We cannot confine or limit the church just to a worship program. It is not just a place and time where we meet for a weekly appointment. Nor is the church only about keeping the traditions and maintaining the status quo. In fact, we must plant our feet on the tradition but then grow out of it. If we do not expand beyond our own traditions, we will be ineffective and inefficient.

We have to change our conversations. Instead of asking, “How big is your church?” or “What is your worship attendance?” we should inquire, “What is your church’s collective impact in the community?” As this happens, heaven will be more populated with people from every nation, tribe, race, and language. Where there is change, there will be greater hope for the future of our faith. Therefore, instead of asking, “How can we be the best church in our community?” we should ask, “How can we be the best church for our community [with our community]?”2

A missional model

The church must be a missional movement. Every congregation, educational institution, and health-care facility must be missional. For the most part, people are not coming to us—we have to go to them. Being a missional church requires that we continually adopt new ways of thinking and working. No longer can we stay inside the four walls of the church and shout at the community, “Come and see.” We need to remove this passive mentality from the church and be engaged proactively for our communities and with our communities.

How can you be a missional church? A Pathfinder club3 could approach a small, local grocery store to help the owners develop an innovative marketing strategy. The club members could also, with the aid of church members, renovate the stores. Those involved could include young adults and college students from various majors, such as engineering, interior design, and social work. They could work together to improve the condition of the store and its efficiency and to discover areas of community service the store could provide.

This relationship could be a lifetime commitment between the church and store owners. Perhaps, if we continue this type of engagement with community members, we will soon begin to see the impact and positive results in student learning experiences, institutional reputation and growth, and the betterment of the community.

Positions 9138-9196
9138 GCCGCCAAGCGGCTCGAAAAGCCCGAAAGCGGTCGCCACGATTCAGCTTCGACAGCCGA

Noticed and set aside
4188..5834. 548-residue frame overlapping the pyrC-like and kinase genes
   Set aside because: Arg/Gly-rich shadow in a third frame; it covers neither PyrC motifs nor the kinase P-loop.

Questions to ask

Again, instead of asking, “How many people did we serve?” or “How many socks and underwear have we distributed?” we should consider the following questions when, for example, Pathfinders volunteer at a homeless shelter as a way to implement the critical consciousness of service-learning:

  1. Knowledge—What were your first impressions of the shelter?
  2. Comprehension—How was this shelter similar to or different from what you expected?
  3. Analysis—What parts of the experience have been most challenging for you?
  4. Synthesis—What have you personally learned about yourself from this service?
  5. Evaluation—What ideas do you have to help the situation of homelessness?

Truly, it was God’s inspiration that led us to this framework and the strategy we implemented in Dayton, Ohio.4 We challenged ourselves with bigger questions. Where is our compassion to end poverty? Where is our vision to stop world hunger? Where is our dream to stop human trafficking? Where is our desire to build happy homes? Where is our commitment to a life of integrity and humility and peace? Through this immersion in the community, I was privileged to receive the award, “40 under 40, Dayton’s Brightest Young Business Leaders.”

As Jesus reframes His mission in Matthew 20:28, “the Son of Man did not come to be served, but to serve” (NIV), so God has chosen us to serve Him and His people. Let’s change the questions so as to change the world.

  1. J. Baldwin, Bucky Works: Buckminster Fuller’s Ideas for Today (Hoboken, NJ: John Wiley and Sons, 1997).
  2. Eric Swanson and Rick Rusaw, The Externally Focused Quest: Becoming the Best Church for the Community (San Francisco, CA: Jossey-Bass, 2010).
  3. A Pathfinder club is a coeducational group within Seventh-day Adventist churches that helps develop the cultural, social, and religious knowledge of children and early teens.
  4. Tania D. Mitchell, “Critical Service-Learning as Social Justice Education: A Case Study of the Citizen Scholars Program,” Equity & Excellence in Education 40, no. 2 (2007): 101, 102.

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Sung Kwon, PhD, DMin, is the executive director of North American Division Adventist Community Services, Columbia, Maryland, United States.